The entire episode plays out within the confines of King’s Landing as Stannis Baratheon’s fleet arrives in Blackwater Bay and proceeds to lays siege to the capital. Though the defences are clearly struggling at first, Tyrion’s cunning comes in very handy as he gives us our first glimpse of the destructive powers of wildfire.  

Once Stannis and his men make it ashore, we soon see Joffrey retreat to the safety of the Red Keep in true cowardly fashion and the city’s defences are left in Tyrion’s care. He does some great work in season one but this marked the point for me where Peter Dinklage really rose above the pack and showed why he’s such a valuable asset to the show. He showed Tyrion had bravery and passion as well as the smarts we’d seen him demonstrate thus far. With the capital set to fall, he delivers a rousing speech to his bedraggled men that culminates with the immortal line, “those are brave men knocking at our door. Let’s go kill them.”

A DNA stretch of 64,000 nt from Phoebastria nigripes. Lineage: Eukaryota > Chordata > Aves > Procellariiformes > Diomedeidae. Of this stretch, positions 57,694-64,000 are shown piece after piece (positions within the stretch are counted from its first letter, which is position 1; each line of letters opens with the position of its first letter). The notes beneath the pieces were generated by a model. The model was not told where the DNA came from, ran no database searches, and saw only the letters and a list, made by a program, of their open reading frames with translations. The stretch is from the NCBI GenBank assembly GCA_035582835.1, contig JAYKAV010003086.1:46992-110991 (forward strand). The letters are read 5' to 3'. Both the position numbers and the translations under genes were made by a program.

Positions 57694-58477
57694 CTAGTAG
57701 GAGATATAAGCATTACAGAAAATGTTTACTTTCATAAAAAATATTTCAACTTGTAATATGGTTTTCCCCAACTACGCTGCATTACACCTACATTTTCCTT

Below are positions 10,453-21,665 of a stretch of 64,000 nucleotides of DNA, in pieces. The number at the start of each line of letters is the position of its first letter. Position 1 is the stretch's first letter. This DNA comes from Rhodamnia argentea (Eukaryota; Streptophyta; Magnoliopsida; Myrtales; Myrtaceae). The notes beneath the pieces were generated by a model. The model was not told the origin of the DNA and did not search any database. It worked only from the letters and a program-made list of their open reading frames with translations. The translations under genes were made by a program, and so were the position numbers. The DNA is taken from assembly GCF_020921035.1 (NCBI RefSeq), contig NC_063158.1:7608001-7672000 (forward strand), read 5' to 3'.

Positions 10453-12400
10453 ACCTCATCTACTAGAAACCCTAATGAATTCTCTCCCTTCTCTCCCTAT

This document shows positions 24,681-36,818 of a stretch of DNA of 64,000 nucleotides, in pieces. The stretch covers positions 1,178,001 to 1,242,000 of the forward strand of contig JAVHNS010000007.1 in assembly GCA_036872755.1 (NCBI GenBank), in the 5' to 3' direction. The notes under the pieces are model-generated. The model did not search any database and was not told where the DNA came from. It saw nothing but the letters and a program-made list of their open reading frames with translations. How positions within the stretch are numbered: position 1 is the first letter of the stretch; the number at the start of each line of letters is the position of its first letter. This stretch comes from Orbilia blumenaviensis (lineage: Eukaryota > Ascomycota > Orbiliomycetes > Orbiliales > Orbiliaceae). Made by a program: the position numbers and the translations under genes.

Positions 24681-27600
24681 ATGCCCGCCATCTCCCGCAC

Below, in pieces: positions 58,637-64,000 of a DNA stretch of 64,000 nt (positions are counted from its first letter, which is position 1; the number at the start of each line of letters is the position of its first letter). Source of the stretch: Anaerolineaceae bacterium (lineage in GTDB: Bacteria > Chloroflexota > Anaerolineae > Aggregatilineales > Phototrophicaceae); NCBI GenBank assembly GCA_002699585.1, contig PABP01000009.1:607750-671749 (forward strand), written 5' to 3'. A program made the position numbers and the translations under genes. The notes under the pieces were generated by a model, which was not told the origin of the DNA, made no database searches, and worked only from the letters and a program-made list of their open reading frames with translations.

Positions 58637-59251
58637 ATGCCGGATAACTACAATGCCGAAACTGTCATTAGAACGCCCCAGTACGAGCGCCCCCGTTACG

The climactic events involving an attempt on Tyrion’s life and Lord Tywin’s arrival are great developments too, and every moment of an increasingly drunk Cersei being awful to Sansa is unavoidably great fun to behold. It’s a frantic and engrossing episode that deftly swung to and fro leaving you unsure how it would finally play out. Small-screen action had rarely been this captivating before.

4. The Winds of Winter (S6 E10)

Lena Headey as Cersei Lannister in Game of Thrones’ “The Winds of Winter”. (HBO)

Game of Thrones’ season six finale was the perfect way to close on a high and ensure everyone would be on tenterhooks until season seven finally rolled around the following year. It provided shocks, vengeance and violence, and also marked the first official confirmation of the show’s most enduring fan theory. So much good stuff happened in this episode, you couldn’t look away for a second.